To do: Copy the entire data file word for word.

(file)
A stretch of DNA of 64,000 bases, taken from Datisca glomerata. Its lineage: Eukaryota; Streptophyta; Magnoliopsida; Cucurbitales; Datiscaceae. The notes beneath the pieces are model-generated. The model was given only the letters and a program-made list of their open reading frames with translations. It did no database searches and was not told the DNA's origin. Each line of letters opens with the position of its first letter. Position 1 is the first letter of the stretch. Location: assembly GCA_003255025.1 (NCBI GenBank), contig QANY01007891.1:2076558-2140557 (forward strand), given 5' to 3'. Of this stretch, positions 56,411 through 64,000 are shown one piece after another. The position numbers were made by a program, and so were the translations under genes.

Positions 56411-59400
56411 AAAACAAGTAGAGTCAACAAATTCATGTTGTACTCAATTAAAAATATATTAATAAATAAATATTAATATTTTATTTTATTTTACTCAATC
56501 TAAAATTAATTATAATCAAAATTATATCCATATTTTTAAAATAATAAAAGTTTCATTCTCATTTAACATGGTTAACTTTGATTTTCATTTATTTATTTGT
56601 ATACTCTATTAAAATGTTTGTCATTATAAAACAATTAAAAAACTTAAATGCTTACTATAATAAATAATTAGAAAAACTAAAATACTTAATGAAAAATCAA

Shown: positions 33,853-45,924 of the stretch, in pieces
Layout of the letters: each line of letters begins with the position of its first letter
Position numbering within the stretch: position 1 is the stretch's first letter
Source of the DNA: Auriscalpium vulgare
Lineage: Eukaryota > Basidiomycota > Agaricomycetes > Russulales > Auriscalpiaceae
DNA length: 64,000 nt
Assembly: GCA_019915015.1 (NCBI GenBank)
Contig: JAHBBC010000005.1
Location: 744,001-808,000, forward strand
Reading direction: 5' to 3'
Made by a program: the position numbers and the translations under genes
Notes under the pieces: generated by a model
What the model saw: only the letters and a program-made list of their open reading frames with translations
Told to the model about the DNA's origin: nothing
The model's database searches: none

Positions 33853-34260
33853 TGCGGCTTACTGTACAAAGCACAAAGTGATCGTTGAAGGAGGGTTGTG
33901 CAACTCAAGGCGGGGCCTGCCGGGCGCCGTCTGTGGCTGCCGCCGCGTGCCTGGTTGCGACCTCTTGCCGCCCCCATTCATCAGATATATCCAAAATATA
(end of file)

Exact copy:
A stretch of DNA of 64,000 bases, taken from Datisca glomerata. Its lineage: Eukaryota; Streptophyta; Magnoliopsida; Cucurbitales; Datiscaceae. The notes beneath the pieces are model-generated. The model was given only the letters and a program-made list of their open reading frames with translations. It did no database searches and was not told the DNA's origin. Each line of letters opens with the position of its first letter. Position 1 is the first letter of the stretch. Location: assembly GCA_003255025.1 (NCBI GenBank), contig QANY01007891.1:2076558-2140557 (forward strand), given 5' to 3'. Of this stretch, positions 56,411 through 64,000 are shown one piece after another. The position numbers were made by a program, and so were the translations under genes.

Positions 56411-59400
56411 AAAACAAGTAGAGTCAACAAATTCATGTTGTACTCAATTAAAAATATATTAATAAATAAATATTAATATTTTATTTTATTTTACTCAATC
56501 TAAAATTAATTATAATCAAAATTATATCCATATTTTTAAAATAATAAAAGTTTCATTCTCATTTAACATGGTTAACTTTGATTTTCATTTATTTATTTGT
56601 ATACTCTATTAAAATGTTTGTCATTATAAAACAATTAAAAAACTTAAATGCTTACTATAATAAATAATTAGAAAAACTAAAATACTTAATGAAAAATCAA

Shown: positions 33,853-45,924 of the stretch, in pieces
Layout of the letters: each line of letters begins with the position of its first letter
Position numbering within the stretch: position 1 is the stretch's first letter
Source of the DNA: Auriscalpium vulgare
Lineage: Eukaryota > Basidiomycota > Agaricomycetes > Russulales > Auriscalpiaceae
DNA length: 64,000 nt
Assembly: GCA_019915015.1 (NCBI GenBank)
Contig: JAHBBC010000005.1
Location: 744,001-808,000, forward strand
Reading direction: 5' to 3'
Made by a program: the position numbers and the translations under genes
Notes under the pieces: generated by a model
What the model saw: only the letters and a program-made list of their open reading frames with translations
Told to the model about the DNA's origin: nothing
The model's database searches: none

Positions 33853-34260
33853 TGCGGCTTACTGTACAAAGCACAAAGTGATCGTTGAAGGAGGGTTGTG
33901 CAACTCAAGGCGGGGCCTGCCGGGCGCCGTCTGTGGCTGCCGCCGCGTGCCTGGTTGCGACCTCTTGCCGCCCCCATTCATCAGATATATCCAAAATATA